# Optimized Algorithms to Sample Determinantal Point Processes

In this technical report, we discuss several sampling algorithms for Determinantal Point Processes (DPP). DPPs have recently gained a broad interest in the machine learning and statistics literature as random point processes with negative correlation, i.e., ones that can generate a "diverse" sample from a set of items. They are parametrized by a matrix L, called L-ensemble, that encodes the correlations between items. The standard sampling algorithm is separated in three phases: 1/ eigendecomposition of L, 2/ an eigenvector sampling phase where L's eigenvectors are sampled independently via a Bernoulli variable parametrized by their associated eigenvalue, 3/ a Gram-Schmidt-type orthogonalisation procedure of the sampled eigenvectors. In a naive implementation, the computational cost of the third step is on average O(Nμ^3) where μ is the average number of samples of the DPP. We give an algorithm which runs in O(Nμ^2) and is extremely simple to implement. If memory is a constraint, we also describe a dual variant with reduced memory costs. In addition, we discuss implementation details often missing in the literature.

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## 1. Introduction

Determinantal Point Processes enable a form of subsampling that generalises sampling without replacement: from a set of items , we draw a random subset such that preserves some of the diversity in . Here we focus solely on discrete DPPs, where has elements. A generic algorithm for exact sampling from discrete DPPs was given in [hough_determinantal_2006], and popularised by [kulesza_determinantal_2012]. Implemented naively, this algorithm has cost . The point of this note is to derive and describe a simpler algorithm with cost . We make no great claim to novelty, as other algorithms with the same asymptotic cost exist, but the one we give is very easily stated and trivial to implement.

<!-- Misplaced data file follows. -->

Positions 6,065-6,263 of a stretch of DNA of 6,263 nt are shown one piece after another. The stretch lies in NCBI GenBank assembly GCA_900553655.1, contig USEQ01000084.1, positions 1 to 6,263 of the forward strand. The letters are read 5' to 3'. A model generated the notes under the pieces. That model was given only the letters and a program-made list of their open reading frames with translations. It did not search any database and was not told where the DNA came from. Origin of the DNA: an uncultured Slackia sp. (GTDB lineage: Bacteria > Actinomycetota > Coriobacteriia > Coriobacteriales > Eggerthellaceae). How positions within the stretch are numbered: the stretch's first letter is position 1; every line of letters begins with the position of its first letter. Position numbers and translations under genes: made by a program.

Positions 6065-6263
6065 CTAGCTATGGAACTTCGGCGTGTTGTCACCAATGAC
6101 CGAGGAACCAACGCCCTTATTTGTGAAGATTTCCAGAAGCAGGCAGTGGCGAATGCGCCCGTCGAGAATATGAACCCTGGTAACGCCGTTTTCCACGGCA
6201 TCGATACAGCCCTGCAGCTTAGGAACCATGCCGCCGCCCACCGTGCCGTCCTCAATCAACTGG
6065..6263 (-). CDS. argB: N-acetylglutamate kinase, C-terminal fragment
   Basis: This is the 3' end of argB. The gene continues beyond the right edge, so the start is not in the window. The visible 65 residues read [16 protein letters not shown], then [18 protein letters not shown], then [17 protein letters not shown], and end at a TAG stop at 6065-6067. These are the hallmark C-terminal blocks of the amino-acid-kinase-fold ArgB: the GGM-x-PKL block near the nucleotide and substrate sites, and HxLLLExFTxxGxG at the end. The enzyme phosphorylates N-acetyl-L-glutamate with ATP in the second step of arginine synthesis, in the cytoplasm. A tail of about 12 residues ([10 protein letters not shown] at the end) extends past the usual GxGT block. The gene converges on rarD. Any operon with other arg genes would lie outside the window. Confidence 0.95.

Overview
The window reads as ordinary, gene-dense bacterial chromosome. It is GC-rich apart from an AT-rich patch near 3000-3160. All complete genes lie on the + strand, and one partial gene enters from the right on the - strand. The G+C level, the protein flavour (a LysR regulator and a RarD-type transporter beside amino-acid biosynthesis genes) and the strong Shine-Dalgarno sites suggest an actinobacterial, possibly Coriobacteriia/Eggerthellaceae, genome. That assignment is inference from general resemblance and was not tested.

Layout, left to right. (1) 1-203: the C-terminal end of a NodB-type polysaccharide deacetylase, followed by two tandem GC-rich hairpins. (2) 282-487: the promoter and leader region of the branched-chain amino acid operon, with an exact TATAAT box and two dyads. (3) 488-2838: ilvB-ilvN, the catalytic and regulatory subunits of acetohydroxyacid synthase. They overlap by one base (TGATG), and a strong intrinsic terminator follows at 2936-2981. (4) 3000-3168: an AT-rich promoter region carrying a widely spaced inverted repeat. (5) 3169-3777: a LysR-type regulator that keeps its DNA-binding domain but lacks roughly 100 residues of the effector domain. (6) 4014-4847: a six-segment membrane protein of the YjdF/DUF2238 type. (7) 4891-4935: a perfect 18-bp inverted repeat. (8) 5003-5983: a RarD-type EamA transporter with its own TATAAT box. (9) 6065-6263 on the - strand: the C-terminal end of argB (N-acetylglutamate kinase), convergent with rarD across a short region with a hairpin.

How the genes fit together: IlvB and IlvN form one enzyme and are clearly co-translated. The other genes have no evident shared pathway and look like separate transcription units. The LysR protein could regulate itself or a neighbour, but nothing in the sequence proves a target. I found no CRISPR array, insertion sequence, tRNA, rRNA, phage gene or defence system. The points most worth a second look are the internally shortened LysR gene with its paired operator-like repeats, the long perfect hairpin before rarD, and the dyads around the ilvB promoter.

### 1.1. Notations

Sets are in upper-case calligraphic letters:

. Vectors are in lower-case bold letters:

. The -th entry of vector is written either or . For instance, is the vector such that: and . Matrices are in upper case letters: . For instance

is the identity matrix in dimension

. If the dimension is not specified, it can be guessed via the context. The -th element of matrix is written and its -th column is written . is the restriction of matrix to the rows (resp. columns) indexed by the elements of (resp. ). We write as a shorthand for . Moreover, stands for the set of first integers . Finally, the notation stands for the determinant of matrix .

### 1.2. Definitions

We give here a definition of DPPs via

-ensembles. Equivalent formulations are based on the marginal kernel and specify marginal probabilities (see

e.g. [kulesza_determinantal_2012] for details).

###### Definition 1.1 (Determinantal Point Process).

Consider a point process, i.e., a process that randomly draws an element . It is determinantal if there exists a semi-definite positive (SDP) matrix such that the probability of sampling is:

 P(S)=det(LS)det(I+L).

is called the -ensemble of the DPP.

being SDP it is diagonalisable in:

 (1) L=UΛU⊤,

with its set of orthonormal eigenvectors and the diagonal matrix of sorted eigenvalues: .

The number of samples of a DPP is random and is distributed according to a sum of Bernoulli variables of parameters  [kulesza_determinantal_2012]. The expected number of samples is thus